The first report I'd like to look at is an argument that maintaining nuclear power at 15 or 20% of the 2030 total energy mix in Japan would actually have a marginally higher cost than phasing it out completely.  This statement comes from a Japan Times report on a speech by Softbank CEO and renewable energy advocate Masayoshi Son.  Since this assertion seemed contradictory to me, I tried to look at a few of the factors mentioned in the news article.  The article indicates that Son mentioned the insurance costs in the aftermath of the Fukushima accident, the costs related to running a nuclear power plant past 40 years, decommissioning costs, and what to do with the nuclear waste.

Now, I must say that the question of how future insurance requirements for nuclear power plants in Japan will be treated is a great unknown.  I have seen no reports on the subject, so consider it an unknown at this point.  However, the other costs that Son mentions surprised me.  The usual assumptions with regard to operation beyond 40 years is that most of the costs of the plant are sunk costs and the continued operating cost is very small.  True, sometimes upgrades are necessary for longer-term operation, but these are normally a very small fraction of the cost of a new nuclear power plant--or for that matter, a very small fraction of the cost of building any kind of replacement power.  Decommissioning and waste disposal will be required whether the plants are shut down today, in 2030, or beyond that.  There may be some marginal differences (yes, more waste will be generated), but they should be relatively small.  They should not be sufficient to make an earlier shutdown of nuclear power plants a more cost-effective option.

On the other side of the equation, the article does not report Son as making any estimates of the cost of replacing existing facilities with new renewable power plants.  Every cost study I have seen indicates that there is a very substantial cost for any replacement power generation facilities, and particularly for solar or wind power plants.

Some measure of the cost of ending nuclear power completely was provided by the Japanese government, which estimated the cost of ending the use of nuclear power in Japan by 2030 at $637 billion for the replacement power needed, and estimated that would nearly double the monthly energy bill of the average Japanese household.  Once again, there is insufficient information in the article to allow me to confirm quantitatively that the numbers make sense, although qualitatively, they do fit my assertion that the costs of building solar and wind replacements would be large.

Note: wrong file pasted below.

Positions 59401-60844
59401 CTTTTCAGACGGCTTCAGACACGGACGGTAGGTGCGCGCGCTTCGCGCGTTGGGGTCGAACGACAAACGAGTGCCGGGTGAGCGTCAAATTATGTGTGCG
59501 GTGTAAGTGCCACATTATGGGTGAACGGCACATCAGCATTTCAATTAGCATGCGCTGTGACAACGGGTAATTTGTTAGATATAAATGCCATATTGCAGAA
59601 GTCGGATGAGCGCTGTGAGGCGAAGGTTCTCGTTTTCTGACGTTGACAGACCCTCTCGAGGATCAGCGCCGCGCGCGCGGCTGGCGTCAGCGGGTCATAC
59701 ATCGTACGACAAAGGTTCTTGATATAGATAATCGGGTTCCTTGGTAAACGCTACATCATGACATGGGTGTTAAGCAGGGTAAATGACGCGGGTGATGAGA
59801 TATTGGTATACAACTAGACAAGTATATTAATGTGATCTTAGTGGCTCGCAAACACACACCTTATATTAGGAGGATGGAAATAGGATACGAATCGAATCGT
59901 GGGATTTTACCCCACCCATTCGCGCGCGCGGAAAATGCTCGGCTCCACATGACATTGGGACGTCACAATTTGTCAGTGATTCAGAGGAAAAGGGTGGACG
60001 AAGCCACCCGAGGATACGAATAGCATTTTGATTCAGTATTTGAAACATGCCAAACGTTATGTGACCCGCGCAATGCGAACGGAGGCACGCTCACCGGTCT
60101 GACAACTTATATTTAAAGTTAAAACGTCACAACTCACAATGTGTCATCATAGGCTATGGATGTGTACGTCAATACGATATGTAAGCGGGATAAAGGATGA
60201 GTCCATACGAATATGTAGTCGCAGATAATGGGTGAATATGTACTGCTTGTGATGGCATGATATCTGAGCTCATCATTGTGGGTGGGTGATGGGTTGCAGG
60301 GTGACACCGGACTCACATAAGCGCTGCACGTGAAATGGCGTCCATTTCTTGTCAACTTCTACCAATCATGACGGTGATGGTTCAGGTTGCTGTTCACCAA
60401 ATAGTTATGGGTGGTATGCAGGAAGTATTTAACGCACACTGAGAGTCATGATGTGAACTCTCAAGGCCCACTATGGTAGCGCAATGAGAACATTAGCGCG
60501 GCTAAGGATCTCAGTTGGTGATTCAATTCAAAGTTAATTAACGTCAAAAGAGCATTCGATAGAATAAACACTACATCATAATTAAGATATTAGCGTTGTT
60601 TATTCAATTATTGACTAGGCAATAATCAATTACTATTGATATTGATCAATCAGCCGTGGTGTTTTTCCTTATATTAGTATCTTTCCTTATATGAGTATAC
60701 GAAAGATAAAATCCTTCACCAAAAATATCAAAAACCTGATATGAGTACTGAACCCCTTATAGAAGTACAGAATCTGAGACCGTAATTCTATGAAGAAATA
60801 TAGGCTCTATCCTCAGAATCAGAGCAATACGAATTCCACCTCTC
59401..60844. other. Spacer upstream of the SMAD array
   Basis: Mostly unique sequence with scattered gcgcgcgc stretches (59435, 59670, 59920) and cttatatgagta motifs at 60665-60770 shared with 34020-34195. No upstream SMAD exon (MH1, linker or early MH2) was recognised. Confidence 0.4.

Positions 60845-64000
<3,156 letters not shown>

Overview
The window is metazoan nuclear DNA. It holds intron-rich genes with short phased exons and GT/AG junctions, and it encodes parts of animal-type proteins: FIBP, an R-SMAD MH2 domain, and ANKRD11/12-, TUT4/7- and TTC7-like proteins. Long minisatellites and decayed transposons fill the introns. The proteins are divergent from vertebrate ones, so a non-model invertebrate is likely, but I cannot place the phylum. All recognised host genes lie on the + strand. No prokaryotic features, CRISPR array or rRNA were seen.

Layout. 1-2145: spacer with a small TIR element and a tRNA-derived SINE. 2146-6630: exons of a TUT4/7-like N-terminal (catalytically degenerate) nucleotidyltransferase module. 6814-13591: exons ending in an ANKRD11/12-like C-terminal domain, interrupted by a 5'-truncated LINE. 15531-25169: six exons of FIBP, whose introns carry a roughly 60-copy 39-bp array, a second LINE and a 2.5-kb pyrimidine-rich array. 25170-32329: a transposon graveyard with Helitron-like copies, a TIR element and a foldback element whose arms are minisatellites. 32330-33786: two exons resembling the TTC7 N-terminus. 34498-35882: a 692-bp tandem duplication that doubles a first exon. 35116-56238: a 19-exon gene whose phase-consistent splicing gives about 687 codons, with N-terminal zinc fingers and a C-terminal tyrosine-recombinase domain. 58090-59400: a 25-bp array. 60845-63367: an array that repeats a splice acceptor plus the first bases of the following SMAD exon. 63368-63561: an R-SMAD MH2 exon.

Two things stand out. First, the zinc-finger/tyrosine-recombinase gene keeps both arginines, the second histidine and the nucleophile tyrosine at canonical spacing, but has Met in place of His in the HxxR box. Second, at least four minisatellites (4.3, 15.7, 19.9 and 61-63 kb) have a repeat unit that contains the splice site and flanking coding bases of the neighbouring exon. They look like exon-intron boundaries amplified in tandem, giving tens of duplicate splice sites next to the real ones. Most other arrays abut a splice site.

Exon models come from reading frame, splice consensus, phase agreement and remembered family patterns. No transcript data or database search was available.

One article tried to represent both sides of the story--the Japanese government's case that ending nuclear power will be costly, and the anti-nuclear side's case that energy use can be cut.  The article had one quote that households will use 60-70% less electricity by 2030 than they do today, and therefore, would actually have lower electricity bills!  Having lived in Japan, I can tell you that the price of electricity is already much higher than the price in the US--and that Japanese already use far less energy than Americans do.  That may be no surprise, but I will add that the difference is not merely one of wasting less.  Life in a Japanese apaato (the Japanese word for apartment) is far less comfortable and less convenient than life in the average American home.  I was actually told by my utility company that I could not have air conditioning on even in one room and run the washing machine at the same time if I also wanted to keep the refrigerator and some lights on!

Of course, more can always be done to improve the efficiency of energy use, but I doubt that the average Japanese household will be able to reduce energy use by 60-70% in the next 18 years without huge sacrifices.  And without at least some heat and air conditioning, I would predict that one of the consequences will be an increase in the death rate among the ill and elderly.

In the US, the Business Council of Westchester pegged the cost of closing Indian Point at $11.5 billion.  In that case, the estimated impact on electric rates is only 6.3%.  Again, it is hard to get to the bottom of these numbers, but clearly, the loss of one nuclear power plant in a region is not the same as the loss of all nuclear power plants in a country.


Friday, September 21, 2012

Japan's Decision on Nuclear Power:

A Good Sign?

Somewhat to the surprise of many, the Japanese government recently announced its decision on the future of nuclear power in Japan, and it wasn't the total phaseout by the 2030s that had previously been proposed.

Some view the turnaround as a capitulation to Japanese industry, which had been against the phaseout.  Others see the decision as still vague, leaving a climate of ongoing uncertainty.

Alternatively, the decision might be viewed as an example of what the late President John F. Kennedy dubbed "profiles in courage"--doing the politically unpopular thing out of a conviction that it is the right thing to do.

Others would say just the opposite.  Since the announcement was accompanied by ambiguous wording that the government would still take the phaseout goal "into consideration" in further deciding the energy future of the country, what might initially appear to be an act of political courage could actually be an attempt to straddle the fence and attempt to appease both sides.